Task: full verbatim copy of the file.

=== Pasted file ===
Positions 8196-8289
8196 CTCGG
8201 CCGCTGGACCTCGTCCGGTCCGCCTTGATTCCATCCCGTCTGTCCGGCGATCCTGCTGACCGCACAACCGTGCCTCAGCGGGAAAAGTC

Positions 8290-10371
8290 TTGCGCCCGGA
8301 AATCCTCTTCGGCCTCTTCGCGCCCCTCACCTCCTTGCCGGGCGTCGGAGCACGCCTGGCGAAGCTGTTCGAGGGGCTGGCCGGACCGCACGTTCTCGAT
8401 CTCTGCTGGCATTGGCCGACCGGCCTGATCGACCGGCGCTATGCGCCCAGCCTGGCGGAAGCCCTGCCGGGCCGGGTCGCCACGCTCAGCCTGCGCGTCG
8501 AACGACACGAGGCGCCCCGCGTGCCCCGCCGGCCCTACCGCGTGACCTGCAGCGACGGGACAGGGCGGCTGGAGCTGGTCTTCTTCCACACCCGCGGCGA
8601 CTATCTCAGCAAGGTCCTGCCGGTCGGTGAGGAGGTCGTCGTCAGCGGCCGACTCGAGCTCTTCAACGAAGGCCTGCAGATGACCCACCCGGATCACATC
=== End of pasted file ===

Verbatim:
Positions 8196-8289
8196 CTCGG
8201 CCGCTGGACCTCGTCCGGTCCGCCTTGATTCCATCCCGTCTGTCCGGCGATCCTGCTGACCGCACAACCGTGCCTCAGCGGGAAAAGTC

Positions 8290-10371
8290 TTGCGCCCGGA
8301 AATCCTCTTCGGCCTCTTCGCGCCCCTCACCTCCTTGCCGGGCGTCGGAGCACGCCTGGCGAAGCTGTTCGAGGGGCTGGCCGGACCGCACGTTCTCGAT
8401 CTCTGCTGGCATTGGCCGACCGGCCTGATCGACCGGCGCTATGCGCCCAGCCTGGCGGAAGCCCTGCCGGGCCGGGTCGCCACGCTCAGCCTGCGCGTCG
8501 AACGACACGAGGCGCCCCGCGTGCCCCGCCGGCCCTACCGCGTGACCTGCAGCGACGGGACAGGGCGGCTGGAGCTGGTCTTCTTCCACACCCGCGGCGA
8601 CTATCTCAGCAAGGTCCTGCCGGTCGGTGAGGAGGTCGTCGTCAGCGGCCGACTCGAGCTCTTCAACGAAGGCCTGCAGATGACCCACCCGGATCACATC